Viejas Casino collects more than 12,000 toys; SNL to hire black woman; Tom Joyner announces 'FullRide' scholarship
African American news for the week of Dec. 16, 2014.
Katherine Lemire, a former special prosecutor for the New York Police Department, says that she was removed from her job at Michael Stapleton Associates for standing up for a Black colleague who had braids in her hair. Lemire spoke up on behalf of her work mate, Chanissa Green, after one of the vice presidents of the company issued a statement saying that women employees are not allowed to wear braids in their hair. According to the allegations, here’s what he said: “When someone like me ... sees someone with a style like that, we think ghetto-not professional.” Lemire, who has filed a lawsuit, says that the probe into the discrimination was botched by the company and another employee was also fired as a result. In a recent statement to the Daily News, company official George Harvey said, “MSA categorically denies that Lemire was subjected to any retaliation. The complaint ... is full of inaccurate and baseless allegations. The company intends to vigorously defend this case.”
In the wake of widespread criticism about the lack of diversity in the cast of Saturday Night Live, NBC confirmed that it plans to add at least one Black woman to the show when it returns in January. The New York Times reports that seven or eight finalists will formally audition , with one or two being hired.
The process began with an 11-woman showcase in Los Angeles on the Sunday after Thanksgiving, followed by a second session in New York a week later. “All told we’ve seen about 25 people,” creator and Executive Producer Lorne Michaels told the Times. “A lot of the people we saw are really good. Hopefully we’ll come out of the process well.” Although Michaels said he does not remember ever adding a new cast member in the middle of a season, he did not attribute his willingness to do so to the outcry over the show’s lack of diversity. He did tell the Times that it’s “100 percent good for the show to have an African-American woman.” He defended his casting process, saying, “We’re all about talent. It doesn’t help if somebody’s not ready-and ‘ready’ is one of the charged words. But you want to be sure you give people the best possible shot.”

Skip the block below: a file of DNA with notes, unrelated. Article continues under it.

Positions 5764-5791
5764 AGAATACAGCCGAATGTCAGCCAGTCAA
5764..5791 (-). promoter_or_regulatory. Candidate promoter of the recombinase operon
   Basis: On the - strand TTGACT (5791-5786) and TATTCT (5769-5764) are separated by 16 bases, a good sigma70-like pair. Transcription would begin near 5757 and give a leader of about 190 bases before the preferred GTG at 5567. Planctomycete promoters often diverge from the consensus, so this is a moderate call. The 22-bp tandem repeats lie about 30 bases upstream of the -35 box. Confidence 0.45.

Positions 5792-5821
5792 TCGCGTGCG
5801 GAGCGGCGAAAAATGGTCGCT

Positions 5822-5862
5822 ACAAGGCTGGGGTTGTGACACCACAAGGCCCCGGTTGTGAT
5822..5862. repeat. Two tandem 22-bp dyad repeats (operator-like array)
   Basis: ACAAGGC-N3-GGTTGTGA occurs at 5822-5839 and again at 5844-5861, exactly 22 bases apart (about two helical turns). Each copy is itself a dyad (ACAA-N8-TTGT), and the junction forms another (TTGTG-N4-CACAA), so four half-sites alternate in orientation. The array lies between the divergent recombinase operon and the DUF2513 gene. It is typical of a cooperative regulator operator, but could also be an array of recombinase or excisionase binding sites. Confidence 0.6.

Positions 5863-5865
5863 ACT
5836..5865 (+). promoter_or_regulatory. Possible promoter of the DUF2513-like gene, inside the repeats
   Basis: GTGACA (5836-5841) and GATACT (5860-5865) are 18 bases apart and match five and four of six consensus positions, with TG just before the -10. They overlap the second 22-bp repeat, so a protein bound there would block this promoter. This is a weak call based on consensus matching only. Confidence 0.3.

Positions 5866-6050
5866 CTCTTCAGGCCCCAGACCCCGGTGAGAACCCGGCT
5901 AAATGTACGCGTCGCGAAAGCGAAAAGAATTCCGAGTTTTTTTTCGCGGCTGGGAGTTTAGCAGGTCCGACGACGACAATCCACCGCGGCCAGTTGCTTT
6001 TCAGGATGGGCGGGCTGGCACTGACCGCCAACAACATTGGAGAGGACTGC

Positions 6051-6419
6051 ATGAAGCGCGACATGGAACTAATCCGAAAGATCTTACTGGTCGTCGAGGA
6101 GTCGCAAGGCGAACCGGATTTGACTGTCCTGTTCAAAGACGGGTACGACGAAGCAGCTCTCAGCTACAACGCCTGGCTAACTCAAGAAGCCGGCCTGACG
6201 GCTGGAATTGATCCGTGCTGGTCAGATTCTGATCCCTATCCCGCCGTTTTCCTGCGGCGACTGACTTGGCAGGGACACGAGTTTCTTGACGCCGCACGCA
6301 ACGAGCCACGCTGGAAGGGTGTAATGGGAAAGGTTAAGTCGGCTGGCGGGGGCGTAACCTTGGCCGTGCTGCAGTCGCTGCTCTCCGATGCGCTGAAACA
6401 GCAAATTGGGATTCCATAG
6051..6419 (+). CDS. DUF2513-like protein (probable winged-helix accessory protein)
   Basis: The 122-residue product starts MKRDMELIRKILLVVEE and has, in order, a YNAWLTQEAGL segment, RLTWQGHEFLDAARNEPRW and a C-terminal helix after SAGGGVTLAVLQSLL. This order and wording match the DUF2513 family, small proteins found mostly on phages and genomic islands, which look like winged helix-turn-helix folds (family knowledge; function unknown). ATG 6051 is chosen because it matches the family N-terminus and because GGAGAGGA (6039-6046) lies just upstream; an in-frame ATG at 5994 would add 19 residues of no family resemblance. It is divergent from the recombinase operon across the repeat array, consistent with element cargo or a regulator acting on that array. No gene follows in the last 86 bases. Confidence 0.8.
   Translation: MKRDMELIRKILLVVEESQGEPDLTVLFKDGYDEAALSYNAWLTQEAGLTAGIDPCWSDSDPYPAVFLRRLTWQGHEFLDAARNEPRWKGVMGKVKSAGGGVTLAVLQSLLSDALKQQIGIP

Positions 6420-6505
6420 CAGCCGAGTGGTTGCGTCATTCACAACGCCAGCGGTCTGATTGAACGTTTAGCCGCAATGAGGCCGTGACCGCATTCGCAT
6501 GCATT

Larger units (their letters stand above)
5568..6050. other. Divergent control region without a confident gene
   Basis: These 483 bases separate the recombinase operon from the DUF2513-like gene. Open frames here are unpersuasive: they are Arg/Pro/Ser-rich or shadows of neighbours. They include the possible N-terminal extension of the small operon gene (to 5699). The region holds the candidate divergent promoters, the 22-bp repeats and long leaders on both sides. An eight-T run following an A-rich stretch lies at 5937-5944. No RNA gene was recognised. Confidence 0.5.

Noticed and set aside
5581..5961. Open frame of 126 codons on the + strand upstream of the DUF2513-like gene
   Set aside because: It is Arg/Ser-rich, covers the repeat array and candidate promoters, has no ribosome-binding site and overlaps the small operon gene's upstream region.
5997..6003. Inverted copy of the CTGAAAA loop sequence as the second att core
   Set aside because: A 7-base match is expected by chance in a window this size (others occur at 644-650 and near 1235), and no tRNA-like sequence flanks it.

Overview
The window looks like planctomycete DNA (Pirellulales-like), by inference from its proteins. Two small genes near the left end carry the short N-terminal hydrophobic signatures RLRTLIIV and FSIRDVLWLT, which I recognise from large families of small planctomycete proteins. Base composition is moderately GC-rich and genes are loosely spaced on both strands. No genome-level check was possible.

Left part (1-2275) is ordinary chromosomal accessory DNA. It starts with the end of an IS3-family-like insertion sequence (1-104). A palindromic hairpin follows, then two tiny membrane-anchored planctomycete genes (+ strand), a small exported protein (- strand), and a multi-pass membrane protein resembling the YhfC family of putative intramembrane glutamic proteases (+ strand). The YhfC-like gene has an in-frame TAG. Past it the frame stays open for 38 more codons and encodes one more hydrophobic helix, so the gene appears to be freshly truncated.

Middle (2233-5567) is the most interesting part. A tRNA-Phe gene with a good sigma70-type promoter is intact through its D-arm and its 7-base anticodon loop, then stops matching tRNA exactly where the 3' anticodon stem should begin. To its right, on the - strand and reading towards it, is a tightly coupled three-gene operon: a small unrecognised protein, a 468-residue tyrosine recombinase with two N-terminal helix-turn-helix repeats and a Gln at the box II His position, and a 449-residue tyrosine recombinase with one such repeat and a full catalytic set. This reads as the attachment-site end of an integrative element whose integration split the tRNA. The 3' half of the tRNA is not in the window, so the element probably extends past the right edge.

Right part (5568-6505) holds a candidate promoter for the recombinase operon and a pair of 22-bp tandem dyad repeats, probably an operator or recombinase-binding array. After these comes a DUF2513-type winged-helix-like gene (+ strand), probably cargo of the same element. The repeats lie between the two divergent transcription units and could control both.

The Tom Joyner Foundation announced a ‘Full Ride’ scholarship program that will cover all the expenses of one student planning to attend a Historically Black College and University (HBCU) in the fall of 2014. Students will receive full tuition and stipends for up to 10 semesters to cover on-campus room and board and books. Students must meet the required academic standards each semester to renew the funds each year. Graduating high school seniors can apply for the scholarship by going to the Tom Joyner Foundation website at www.tomjoynerfoundation.org to download an application.
To be eligible, students must be a United States citizen, current high school senior attending school in the United States, minimum high school grade point average of 3.5 and a minimum SAT score of 2100 (combined math essay and verbal score) or ACT score of 30. Applicants must apply and be accepted to an HBCU by July 1, 2014 and have demonstrated leadership abilities through participation in community service, extracurricular, or other activities. The applications must be postmarked no later than Jan. 17, 2014. Interviews will occur in April 2014.
Researchers have uncovered an aggressive new strain of HIV in the West African country of Guinea-Bissau. The new strain, discovered in 2011 and called A3/02, has been shown to cause people to contract AIDS almost two years faster. According to researchers, the new strain has so far only been found in Guinea-Bissau. It apparently forms when two strands of HIV that are most common in that country are fused together. Sometimes, it mutates and the patients that are infected with the strain usually develop AIDS within five years. Typically, in the older strains of the virus, it takes much longer than that. The good news is that despite the fact that patients are developing AIDS much quicker, the current medications available for treatment are still effective against the new strain. Experts say that it’s just a matter of time before the new strain spreads to other parts of the world, including the U.S. and Europe.
Compiled by Juliana Norwood